SHENZHEN, China - No.4 seed Bianca Andreescu will decide on Thursday whether or not to continue her participation at the Shiseido WTA Finals Shenzhen after suffering a left knee injury that had her retiring after the opening set against Karolina Pliskova, 6-3 (ret).
Leading No.2 seed Pliskova by an early break, 2-0, Andreescu ran for a forehand return in the third game of the match and immediately stopped the point, sinking to the ground with a grimace before taking a medical time out. The Canadian continued to play, but ultimately retired after losing the opening set.
“I stepped weirdly on a return,” Andreescu explained in her post-match press conference. “I heard my knee crack. It kind of went inwards. Putting pressure afterwards on it really bothered me. I could barely bend my knee. But I fought with the pain as much as I could.
“At some point an athlete has to say 'stop' and just listen to their body. That's what I did.”
“It's disappointing 'cause this is the last tournament of the year, you want to go all out,” she added. “You're playing one of the biggest tournaments of the year, too. It's not easy.”
Despite the acute pain, Andreescu - who fought through back pain in her opening match against Simona Halep - explained that her first impulse was to keep playing.
“Actually I've never had a during-match injury happen before, other than spraining my ankle, but that was back in 2015. Honestly, I really didn't know what to do,” she said. “I've fought through pain before, but this was different. It was like very acute.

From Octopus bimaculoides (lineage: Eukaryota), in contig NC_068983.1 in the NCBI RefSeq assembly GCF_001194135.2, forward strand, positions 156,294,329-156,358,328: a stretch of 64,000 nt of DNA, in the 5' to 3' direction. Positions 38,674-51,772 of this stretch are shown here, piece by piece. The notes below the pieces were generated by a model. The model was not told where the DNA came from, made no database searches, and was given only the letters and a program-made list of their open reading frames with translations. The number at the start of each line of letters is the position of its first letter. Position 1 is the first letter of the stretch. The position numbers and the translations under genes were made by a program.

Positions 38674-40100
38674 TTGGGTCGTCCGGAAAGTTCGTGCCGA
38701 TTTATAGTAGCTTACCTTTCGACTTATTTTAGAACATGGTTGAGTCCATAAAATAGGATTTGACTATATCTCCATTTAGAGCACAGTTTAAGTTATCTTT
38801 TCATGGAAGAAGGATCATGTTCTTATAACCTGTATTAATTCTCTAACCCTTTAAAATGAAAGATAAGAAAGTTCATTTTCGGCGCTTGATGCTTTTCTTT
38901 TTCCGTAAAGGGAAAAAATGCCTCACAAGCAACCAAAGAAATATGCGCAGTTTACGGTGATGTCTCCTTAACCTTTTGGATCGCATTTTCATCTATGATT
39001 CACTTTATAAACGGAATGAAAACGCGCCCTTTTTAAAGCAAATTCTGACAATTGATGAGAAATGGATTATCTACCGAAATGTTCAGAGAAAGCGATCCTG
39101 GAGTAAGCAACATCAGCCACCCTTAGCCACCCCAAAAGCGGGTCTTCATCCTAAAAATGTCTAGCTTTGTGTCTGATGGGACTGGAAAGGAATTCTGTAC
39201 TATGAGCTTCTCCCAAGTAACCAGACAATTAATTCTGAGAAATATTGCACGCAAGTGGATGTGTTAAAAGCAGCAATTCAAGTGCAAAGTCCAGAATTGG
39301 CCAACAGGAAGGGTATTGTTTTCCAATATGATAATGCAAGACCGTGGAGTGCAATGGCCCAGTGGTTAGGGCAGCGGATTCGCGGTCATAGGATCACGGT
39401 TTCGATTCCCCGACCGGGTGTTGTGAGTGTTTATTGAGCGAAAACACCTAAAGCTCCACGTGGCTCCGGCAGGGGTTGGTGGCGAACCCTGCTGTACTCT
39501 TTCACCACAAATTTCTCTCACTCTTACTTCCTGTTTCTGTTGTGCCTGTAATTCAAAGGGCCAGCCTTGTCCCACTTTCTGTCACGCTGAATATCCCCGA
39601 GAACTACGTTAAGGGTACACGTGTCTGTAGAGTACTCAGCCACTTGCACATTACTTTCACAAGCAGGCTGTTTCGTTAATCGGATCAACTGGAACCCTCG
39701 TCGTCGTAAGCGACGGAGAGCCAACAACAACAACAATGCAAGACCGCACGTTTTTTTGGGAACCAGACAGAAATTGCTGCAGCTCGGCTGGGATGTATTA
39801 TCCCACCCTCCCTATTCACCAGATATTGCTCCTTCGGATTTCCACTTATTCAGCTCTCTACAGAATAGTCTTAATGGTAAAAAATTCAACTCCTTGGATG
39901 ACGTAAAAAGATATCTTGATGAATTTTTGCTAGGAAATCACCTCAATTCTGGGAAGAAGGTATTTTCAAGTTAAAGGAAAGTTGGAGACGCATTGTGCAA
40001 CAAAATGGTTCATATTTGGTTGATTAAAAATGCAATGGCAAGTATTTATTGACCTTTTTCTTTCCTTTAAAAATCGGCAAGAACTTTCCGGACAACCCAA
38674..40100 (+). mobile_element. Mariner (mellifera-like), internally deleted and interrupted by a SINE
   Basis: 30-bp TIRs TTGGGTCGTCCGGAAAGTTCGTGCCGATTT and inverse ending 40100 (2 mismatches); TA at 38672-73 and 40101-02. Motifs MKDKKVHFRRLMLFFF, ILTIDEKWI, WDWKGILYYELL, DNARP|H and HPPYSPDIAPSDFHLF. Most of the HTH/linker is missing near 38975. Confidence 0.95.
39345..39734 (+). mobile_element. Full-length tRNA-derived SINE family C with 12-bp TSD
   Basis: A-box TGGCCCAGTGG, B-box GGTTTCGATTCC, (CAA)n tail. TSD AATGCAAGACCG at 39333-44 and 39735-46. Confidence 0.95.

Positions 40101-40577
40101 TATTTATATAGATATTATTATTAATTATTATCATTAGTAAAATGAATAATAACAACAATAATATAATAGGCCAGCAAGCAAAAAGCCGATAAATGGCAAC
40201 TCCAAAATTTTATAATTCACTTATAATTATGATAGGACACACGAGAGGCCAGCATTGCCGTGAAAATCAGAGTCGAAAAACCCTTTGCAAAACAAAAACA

“But it's the last tournament of the year. I just told myself, Push it as much as you can. You're going to have a good break after this. But yeah, maybe I could have pushed it more. I don't know.
“My team said no. It was good that I stopped. Honestly, I could have kept going. If I did, then I would just be, like, whining on the court. I don't want that. I've done that enough,” she added with a wry laugh.
It’s a disappointing turn of events for Andreescu, who is competing in her first WTA Finals after a breakthrough season catapulted her from outside the Top 100 in the rankings to the game’s highest echelons.
She was one of the most dominant players after lifting trophies at the BNP Paribas Open in Indian Wells and the Rogers Cup in Toronto - becoming the first Canadian in the Open Era to win at home - before lifting her first Grand Slam title at the US Open.
But her season was abbreviated by injury as well, with a right shoulder injury keeping off of the tennis courts from Miami in March, missing the grass court season and Wimbledon before returning in Toronto.
“Some injuries are just inevitable,” Andreescu said. “It's the athlete's job, team's job, to just try our best to prevent as much as possible.
“It's a long season. It's not easy day in, day out. But I love doing this, so I'm just going to keep fighting.”